In this case, society would not be right to expect a professor abide by this particular proposed restriction.The protection gained is minimal to non-existent, and individual personal burden inflicted is [email protected] - I think it's relevant, as it shows there's a potential less-formal link between the two.ie there could be more to the relationship than strict "Professor-Student" ties. I don't see a moral issue (IF the power unbalance is now gone - @vadim123's answer below is good), but thought I'd relate this: in my old school, a male teacher had a fling with a female student while she was still a student, and it was frowned upon but nothing more.But that doesn't mean it would be unethical for me to date her, which is what you implied in your answer. Would it be a sensible expectation that a college professor should be required to seek a mate from among the less educated, or from a remote town?When I signed up to be a college professor, I never agreed to limit my long-term life options in such a way.I believe they started dating before she graduated, and got married a few years afterwards.I don't see any sign that this was frowned upon from other department professors.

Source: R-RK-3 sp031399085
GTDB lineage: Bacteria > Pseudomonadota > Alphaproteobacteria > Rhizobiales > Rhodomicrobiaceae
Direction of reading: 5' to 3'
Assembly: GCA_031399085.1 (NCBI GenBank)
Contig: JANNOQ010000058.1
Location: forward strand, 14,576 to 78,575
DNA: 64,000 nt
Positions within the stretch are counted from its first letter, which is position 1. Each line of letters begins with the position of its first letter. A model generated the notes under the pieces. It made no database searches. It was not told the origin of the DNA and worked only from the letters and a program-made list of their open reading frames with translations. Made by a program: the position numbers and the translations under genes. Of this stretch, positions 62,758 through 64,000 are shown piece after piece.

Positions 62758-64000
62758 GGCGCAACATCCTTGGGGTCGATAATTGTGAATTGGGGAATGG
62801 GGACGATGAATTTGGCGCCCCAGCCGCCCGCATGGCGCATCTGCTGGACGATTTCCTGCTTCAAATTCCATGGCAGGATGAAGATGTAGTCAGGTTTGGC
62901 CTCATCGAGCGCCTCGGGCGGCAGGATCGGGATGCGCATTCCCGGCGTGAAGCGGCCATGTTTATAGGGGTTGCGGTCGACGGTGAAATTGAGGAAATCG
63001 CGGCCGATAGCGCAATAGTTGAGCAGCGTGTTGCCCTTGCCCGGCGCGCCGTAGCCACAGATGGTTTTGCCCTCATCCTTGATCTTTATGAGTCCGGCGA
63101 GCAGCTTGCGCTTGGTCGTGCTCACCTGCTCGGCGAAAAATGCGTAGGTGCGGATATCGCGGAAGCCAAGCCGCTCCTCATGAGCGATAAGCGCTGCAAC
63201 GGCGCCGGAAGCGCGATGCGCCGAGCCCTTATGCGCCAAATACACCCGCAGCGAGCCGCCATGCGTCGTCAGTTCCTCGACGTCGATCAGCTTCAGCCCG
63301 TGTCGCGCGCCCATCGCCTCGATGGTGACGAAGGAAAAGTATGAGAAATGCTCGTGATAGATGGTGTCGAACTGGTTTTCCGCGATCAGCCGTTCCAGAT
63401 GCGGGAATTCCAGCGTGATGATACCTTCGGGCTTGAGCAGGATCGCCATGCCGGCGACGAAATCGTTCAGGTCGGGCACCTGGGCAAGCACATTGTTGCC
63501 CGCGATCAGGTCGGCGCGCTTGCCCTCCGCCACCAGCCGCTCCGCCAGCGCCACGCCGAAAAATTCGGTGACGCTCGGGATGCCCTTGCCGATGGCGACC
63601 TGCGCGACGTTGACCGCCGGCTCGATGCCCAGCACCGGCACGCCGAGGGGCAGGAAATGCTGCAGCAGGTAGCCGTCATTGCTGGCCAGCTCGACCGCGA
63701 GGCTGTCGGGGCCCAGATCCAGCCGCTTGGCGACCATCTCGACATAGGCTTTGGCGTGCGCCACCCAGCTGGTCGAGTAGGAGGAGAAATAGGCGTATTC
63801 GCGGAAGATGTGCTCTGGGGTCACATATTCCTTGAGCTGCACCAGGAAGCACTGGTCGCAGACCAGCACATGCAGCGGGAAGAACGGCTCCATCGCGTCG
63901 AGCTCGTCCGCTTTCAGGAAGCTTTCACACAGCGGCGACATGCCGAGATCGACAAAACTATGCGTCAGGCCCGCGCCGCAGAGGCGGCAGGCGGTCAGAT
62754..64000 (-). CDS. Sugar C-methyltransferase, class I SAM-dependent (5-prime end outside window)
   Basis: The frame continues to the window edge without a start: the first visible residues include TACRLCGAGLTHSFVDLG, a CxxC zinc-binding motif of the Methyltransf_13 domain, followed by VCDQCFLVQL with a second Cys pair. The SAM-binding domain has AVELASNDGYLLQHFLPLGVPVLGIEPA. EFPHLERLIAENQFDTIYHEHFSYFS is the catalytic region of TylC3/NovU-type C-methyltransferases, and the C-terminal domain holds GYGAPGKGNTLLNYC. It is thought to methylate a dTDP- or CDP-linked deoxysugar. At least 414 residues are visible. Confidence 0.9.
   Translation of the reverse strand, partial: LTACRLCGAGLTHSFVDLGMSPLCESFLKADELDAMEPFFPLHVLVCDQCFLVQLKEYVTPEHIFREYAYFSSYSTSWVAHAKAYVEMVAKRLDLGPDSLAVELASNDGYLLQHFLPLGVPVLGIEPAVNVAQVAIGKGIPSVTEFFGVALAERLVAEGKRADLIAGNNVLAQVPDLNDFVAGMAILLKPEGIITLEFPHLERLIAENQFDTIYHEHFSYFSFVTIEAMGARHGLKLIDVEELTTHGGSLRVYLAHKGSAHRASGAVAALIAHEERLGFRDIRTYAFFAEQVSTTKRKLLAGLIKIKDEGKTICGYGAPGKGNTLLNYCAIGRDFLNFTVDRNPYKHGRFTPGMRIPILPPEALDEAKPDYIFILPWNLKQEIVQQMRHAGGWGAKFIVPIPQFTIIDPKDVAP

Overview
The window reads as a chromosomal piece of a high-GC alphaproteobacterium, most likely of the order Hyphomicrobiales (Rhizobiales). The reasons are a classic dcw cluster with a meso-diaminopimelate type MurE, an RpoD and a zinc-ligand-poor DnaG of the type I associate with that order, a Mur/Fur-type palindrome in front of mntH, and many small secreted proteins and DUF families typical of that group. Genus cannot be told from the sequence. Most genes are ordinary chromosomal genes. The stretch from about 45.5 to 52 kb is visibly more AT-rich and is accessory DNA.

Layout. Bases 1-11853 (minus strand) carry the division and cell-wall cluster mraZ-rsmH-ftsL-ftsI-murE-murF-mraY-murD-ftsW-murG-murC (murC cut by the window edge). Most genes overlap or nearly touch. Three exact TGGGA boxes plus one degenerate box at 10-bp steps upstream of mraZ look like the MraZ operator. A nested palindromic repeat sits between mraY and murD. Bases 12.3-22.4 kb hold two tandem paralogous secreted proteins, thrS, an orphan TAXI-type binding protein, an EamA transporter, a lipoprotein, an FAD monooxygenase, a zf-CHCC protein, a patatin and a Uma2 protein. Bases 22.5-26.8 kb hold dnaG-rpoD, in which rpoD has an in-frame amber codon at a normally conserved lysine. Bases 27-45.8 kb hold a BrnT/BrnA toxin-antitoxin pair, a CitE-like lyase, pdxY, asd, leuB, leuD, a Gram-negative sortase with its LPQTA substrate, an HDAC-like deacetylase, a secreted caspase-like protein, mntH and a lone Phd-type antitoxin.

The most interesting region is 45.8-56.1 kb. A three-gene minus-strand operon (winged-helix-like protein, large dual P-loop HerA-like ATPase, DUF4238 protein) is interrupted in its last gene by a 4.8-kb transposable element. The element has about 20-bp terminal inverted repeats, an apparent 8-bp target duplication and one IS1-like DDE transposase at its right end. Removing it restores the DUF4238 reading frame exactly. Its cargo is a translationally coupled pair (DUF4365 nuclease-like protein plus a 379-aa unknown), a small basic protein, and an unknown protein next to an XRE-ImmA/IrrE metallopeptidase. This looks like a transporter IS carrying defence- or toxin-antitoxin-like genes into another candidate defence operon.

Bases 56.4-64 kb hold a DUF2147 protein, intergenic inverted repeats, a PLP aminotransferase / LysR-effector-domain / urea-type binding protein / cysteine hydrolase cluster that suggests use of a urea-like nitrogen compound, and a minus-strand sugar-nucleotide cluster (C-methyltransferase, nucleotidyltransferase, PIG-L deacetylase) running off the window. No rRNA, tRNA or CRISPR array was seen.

There are other inaccuracies in your answer, but this one is simply nonsense.no, and even if she didn't break my heart it would be unethical for me to write her a LOR after dating her. The very notion that I must temporarily restrain myself from choosing such a relationship with the people whom I actively have direct authority over... The idea that anyone is permanently blacklisted from being a potential candidate, just because I have ever encountered that person in a class which I taught, is way too unfairly exclusionary. I remember a college class which was required for all students in the college.So long as the professor-student relationship continues to exist, a potential power imbalance exists, and an ethical problem arises.Whether your colleagues consider this a serious ethical problem is addressed by Pete Clark's answer.So in effect you're saying that even if it's considered unethical by "society" then you're entitled to go ahead anyway, because you believe that to be an unreasonable conclusion.While true so far as personal ethics are concerned, this outlook on life is liable to get you arrested when your sense of morals and/or ethics is at odds with that of your society.